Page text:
AIDS Memorial Quilt Returns to National Mall

Quilt displayed as part of Folklife Festival

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    NEWSLETTERS

    For the first time since 1996, the AIDS memorial quilt is on display on the National Mall.

    For the first time since 1996, the AIDS Memorial Quilt is on display at the National Mall.

    Started 25 years ago and stretching 50 miles in length, the quilt is made of 48,000 3-foot by 6-foot panels, each one serving as a symbol of a life lost to HIV or AIDS.

    "The AIDS Memorial Quilt is a memorial for people who have died of HIV- and AIDS-related issues,” said Jada Harris, of The Names Project.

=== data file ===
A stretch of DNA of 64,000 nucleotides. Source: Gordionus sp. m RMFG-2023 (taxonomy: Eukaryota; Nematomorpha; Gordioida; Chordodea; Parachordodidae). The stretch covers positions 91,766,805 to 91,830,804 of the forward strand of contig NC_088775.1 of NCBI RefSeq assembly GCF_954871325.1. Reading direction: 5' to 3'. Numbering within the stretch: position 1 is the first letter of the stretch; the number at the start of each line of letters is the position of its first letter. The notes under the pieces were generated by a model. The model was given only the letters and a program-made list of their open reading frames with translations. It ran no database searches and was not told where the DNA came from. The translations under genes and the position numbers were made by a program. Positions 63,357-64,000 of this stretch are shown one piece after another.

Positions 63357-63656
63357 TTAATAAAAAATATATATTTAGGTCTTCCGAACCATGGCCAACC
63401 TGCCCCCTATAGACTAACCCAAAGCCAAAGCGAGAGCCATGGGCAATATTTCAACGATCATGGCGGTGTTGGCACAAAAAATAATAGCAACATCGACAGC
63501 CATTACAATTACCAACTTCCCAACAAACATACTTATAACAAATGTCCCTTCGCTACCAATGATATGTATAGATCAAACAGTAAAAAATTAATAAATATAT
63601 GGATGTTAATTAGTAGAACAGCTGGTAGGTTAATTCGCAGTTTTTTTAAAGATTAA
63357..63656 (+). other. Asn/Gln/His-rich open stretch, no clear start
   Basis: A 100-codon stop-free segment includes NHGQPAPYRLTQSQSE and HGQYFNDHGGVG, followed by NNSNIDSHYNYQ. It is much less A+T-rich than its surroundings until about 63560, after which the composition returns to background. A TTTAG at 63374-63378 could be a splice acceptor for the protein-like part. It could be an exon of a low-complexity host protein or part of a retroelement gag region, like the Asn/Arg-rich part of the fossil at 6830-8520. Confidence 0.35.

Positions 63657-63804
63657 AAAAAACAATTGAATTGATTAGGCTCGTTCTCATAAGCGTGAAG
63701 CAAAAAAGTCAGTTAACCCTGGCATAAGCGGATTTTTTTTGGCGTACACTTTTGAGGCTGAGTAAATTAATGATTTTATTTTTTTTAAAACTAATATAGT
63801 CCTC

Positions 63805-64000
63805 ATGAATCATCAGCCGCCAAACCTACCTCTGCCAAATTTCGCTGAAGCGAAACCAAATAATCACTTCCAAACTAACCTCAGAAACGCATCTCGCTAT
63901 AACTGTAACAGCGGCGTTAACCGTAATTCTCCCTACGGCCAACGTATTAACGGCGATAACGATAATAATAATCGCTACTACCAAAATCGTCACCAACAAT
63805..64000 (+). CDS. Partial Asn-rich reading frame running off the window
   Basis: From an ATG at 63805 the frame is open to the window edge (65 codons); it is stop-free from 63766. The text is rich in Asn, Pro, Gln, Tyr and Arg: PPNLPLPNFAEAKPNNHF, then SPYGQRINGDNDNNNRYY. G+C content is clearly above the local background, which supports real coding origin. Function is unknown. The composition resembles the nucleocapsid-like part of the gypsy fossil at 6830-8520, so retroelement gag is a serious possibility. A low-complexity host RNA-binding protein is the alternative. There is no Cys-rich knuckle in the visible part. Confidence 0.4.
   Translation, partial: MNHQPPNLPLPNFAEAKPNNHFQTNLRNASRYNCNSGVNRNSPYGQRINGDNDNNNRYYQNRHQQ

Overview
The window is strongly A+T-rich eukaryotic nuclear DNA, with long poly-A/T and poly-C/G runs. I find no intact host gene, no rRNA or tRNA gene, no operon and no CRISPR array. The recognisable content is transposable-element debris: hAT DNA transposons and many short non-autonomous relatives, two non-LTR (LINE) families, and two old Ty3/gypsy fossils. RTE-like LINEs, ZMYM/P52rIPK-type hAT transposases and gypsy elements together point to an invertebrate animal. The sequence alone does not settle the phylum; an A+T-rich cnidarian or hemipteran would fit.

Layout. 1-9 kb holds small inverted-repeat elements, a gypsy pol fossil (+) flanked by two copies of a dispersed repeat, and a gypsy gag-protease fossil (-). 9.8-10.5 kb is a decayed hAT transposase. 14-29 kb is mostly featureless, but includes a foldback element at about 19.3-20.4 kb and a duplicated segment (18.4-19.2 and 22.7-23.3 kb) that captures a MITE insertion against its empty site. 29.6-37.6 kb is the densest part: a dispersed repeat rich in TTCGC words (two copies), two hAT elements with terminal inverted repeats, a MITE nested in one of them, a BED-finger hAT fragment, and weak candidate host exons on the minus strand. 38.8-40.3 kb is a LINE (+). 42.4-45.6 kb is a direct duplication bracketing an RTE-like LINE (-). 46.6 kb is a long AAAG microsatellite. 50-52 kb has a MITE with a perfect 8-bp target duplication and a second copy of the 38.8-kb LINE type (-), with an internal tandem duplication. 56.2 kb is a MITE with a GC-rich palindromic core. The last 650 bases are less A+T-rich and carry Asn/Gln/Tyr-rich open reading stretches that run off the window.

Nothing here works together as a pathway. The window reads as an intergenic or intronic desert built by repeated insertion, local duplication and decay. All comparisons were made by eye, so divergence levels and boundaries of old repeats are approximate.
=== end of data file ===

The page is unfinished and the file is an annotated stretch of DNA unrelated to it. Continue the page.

It's in D.C. as part of the Smithsonian Folklife Festival that runs through July 8. “It's the largest piece of community folk art in the world,” Harris said.

    The quilt is so large it had to be divided into sections, which can be seen throughout D.C. “At the end there will be over a thousand blocks in rotation,” Harris said.

    Need to find a loved one’s panel? There's an app for that and a digital media center on the mall.

    Each of the 94,000 names displayed on the quilt will be read aloud by a volunteer over the course of the festival.

    Anyone can make a panel. The Names Project Foundation supplies everything you need to do it free.